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Joshua Swamidas
09-09-1996, 11:30 PM
Hello all,

I would like to apologize for the tardiness of this summary and I'd like to
thank all of you who took the time to help me. The information was very
helpful.

First, here is the message that I had sent:

> I'm a maters student who is working in the area of gait. I have
> access to data from a multi-camera vision system. I am looking
> into the problem of missing markers and the ability to track them and
> predict their path while they are out of view of the vision systems. I
> have come across some interesting techniques.
>
> Unfortunately, I haven't been able to find out how big this missing
> marker problem really is. I understand that as long as the markers
> placed in the anatomical sites are viewed by any two cameras the 3D
> positions of these markers can be calculated. However, in case of
> pathalogical gait, the use of canes, walkers, walking pattern, etc., can
> cause the marker to be obstructed from view of the cameras. I haven't
> been able to find any information to show if this really is a problem
> other than the words of a few people who work in gait laboratories.
>
> In many of the vision systems, when the vision system loses sight of the
> markers the tracks of the marker paths become disjointed. Generally the
> user has had to connect the disjointed tracks manually. Is there softwar=
e
> that makes these connections automatically? If so how do they do it?
>
> Finally, in the prediction of motion, I have narrowed my search to using
> motion models of those limbs. Are there better techniques, esp. for
> pathological gait?
>

MISSING MARKERS:
Pertaining to the problem of missing markers, it seems that almost
everyone agreed that it was a problem (to varying degrees of
seriousness). The best solution, as one person said, is to make sure the
problem does not occur and this could be done by: increasing the number=20
of cameras viewing the tracking region; using non-camera methods of
tracking such as magnetic tracking[1]; carefully choosing a marker set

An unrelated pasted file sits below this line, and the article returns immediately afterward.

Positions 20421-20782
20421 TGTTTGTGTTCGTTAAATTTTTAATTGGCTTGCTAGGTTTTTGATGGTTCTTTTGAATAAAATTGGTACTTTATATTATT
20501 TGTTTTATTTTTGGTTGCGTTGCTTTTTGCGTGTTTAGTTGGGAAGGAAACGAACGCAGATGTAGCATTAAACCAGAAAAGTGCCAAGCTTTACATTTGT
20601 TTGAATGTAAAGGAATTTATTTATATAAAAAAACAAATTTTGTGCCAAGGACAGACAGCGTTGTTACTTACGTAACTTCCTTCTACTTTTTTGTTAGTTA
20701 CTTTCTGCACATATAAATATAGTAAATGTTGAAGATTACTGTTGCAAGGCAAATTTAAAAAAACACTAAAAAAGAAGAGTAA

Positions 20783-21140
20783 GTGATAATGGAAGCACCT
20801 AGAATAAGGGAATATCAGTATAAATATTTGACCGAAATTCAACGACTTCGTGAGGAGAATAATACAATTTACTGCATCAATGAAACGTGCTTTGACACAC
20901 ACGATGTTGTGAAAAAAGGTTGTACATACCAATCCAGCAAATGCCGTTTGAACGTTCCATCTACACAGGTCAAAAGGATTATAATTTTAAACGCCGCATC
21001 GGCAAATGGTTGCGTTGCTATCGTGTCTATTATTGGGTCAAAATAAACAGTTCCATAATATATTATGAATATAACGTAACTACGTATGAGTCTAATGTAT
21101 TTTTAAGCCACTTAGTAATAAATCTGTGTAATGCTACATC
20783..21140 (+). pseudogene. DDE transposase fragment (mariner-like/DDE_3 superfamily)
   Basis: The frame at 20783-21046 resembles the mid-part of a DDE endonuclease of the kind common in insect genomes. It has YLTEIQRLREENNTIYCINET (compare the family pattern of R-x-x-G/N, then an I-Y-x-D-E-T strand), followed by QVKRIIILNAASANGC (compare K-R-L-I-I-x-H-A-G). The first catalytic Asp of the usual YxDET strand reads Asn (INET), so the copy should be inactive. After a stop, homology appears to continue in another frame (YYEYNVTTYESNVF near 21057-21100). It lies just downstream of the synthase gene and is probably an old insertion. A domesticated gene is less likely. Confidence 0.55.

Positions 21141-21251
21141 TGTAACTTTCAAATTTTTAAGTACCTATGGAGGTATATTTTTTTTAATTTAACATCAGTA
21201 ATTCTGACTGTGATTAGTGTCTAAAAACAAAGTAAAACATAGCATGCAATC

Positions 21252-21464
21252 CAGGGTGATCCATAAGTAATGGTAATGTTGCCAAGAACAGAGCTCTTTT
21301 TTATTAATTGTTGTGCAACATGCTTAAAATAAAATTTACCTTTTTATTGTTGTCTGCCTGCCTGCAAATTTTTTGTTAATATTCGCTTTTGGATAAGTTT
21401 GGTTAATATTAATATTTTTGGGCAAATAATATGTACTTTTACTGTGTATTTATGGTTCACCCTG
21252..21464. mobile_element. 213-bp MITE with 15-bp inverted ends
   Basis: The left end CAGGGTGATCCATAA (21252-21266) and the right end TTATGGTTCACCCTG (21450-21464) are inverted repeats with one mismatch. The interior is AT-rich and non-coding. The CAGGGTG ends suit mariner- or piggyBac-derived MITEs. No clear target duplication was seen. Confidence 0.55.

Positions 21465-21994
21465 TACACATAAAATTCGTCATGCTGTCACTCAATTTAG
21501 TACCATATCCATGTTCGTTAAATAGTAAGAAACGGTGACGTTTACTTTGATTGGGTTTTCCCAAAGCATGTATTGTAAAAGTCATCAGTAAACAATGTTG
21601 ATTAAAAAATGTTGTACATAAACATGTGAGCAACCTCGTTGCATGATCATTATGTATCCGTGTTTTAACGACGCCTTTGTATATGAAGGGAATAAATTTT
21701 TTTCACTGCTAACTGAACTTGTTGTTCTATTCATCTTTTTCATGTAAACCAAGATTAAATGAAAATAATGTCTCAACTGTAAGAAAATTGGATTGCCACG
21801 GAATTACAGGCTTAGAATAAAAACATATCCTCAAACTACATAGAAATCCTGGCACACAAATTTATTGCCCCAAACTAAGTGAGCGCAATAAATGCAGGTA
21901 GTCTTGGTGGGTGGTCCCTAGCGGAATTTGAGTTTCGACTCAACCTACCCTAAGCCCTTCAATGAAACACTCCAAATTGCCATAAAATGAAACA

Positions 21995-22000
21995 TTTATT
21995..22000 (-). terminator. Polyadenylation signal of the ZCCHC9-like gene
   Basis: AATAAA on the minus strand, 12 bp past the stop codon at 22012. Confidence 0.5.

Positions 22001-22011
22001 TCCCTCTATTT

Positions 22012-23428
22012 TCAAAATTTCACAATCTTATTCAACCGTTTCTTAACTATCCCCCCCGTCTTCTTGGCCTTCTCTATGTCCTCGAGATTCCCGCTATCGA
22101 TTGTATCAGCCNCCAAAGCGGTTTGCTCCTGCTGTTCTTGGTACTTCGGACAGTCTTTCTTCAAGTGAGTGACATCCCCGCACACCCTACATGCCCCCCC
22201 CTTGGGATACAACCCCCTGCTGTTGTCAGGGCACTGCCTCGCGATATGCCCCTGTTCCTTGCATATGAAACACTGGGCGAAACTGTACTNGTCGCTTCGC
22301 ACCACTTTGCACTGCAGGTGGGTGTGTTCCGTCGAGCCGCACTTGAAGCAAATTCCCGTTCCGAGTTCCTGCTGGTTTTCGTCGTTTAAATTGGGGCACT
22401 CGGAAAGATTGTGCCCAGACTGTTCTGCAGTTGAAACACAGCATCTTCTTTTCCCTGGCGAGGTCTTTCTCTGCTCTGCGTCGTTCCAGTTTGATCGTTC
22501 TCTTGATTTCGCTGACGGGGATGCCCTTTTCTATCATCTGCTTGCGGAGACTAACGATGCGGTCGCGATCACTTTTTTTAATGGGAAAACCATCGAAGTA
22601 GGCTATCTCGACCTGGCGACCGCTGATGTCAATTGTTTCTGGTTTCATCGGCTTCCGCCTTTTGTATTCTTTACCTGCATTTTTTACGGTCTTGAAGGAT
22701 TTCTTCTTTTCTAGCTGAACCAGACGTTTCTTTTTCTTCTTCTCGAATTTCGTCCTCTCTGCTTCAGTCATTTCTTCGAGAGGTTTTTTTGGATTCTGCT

that would stay in view despite obstructions, rotations, etc,; and using
special assistive devices that minimize intereference with the=20
cameras [2].

PREDICTING MARKERS AND CONNECTING DISJOINTED TRACKS:
As for actually filling in the gaps using software, I have broken this
down into two separate sections: the first one deals with comments from
individuals and the second would be the companies that specialize in=20
motion analysis' hardware and software such as VICON, Ariel Dyanmics,
Inc., QUALYSIS, Peak Performance Technologies, and Elite (BTS).

The techniques are listed in point form and the reference number attached
to it is based on the order of the email responses which are concatenated=
=20
to the end of this summary. The following is a list of techniques and
algorithms:
- Join missing gaps using spline functions (cubic or quintic) [1]. It
may not be very accurate over large gaps. Cheng cautions that some
kind of human involvment is usually necessary when using visual systems.
=20
- Using a proxy marker to provide an offset-recording [2,3] of the marker
that consistently disappears from view. This proxy marker can then be=20
used to infer the position of the missing marker.=20

- For short isolated gaps, using a straight line or polynomial algorithm
works well [3]

- Extrapolate along a straight line between two markers [3]. For example,
if you have trouble seeing an ankle marker, put two markers on the lower=
=20
leg, so that the ankle is further along the straight line drawn between
the twp markers.

- For constructing analytical models for analysis [3] some papers to=20
consult are:
Quantitative analysis of human movement synergies: constructive pattern
analysis for gait, C.D. Mah, M. Hulliger, R.G. Lee and I.O. Callaghan,
Journal of Motor Behaviour, 26, 83-102, 1994.
Quantitative analysis techniques for human movement: finding multivriate
patterns in large data sets, in M. Whitten and D.J. Vincent, eds.=20
Computational Medicine, Public Health, and Biotechnology: Building a man
in the machine, Part II, pp. 1056-1069. World Scientific Press, 1996

- Curve fitting alogrithms are fine for small gap sizes (10 frames) [4].

- If the general forms of a specific movement are known, then a tracking
algorithm can be written for a this specific problem [5].

- 3 markers uniquely define a segment's location and orientation in space.
If a 4th marker is used, the redundancy could be used to calculate a miss=
ing
marker. Some pros and cons of this technique are discussed in email [6].

- If the distances between three markers on a segment are known and the
location of two of the marker are known, the location of the third marker
can be constrained to a small area. This might be used in conjunction=20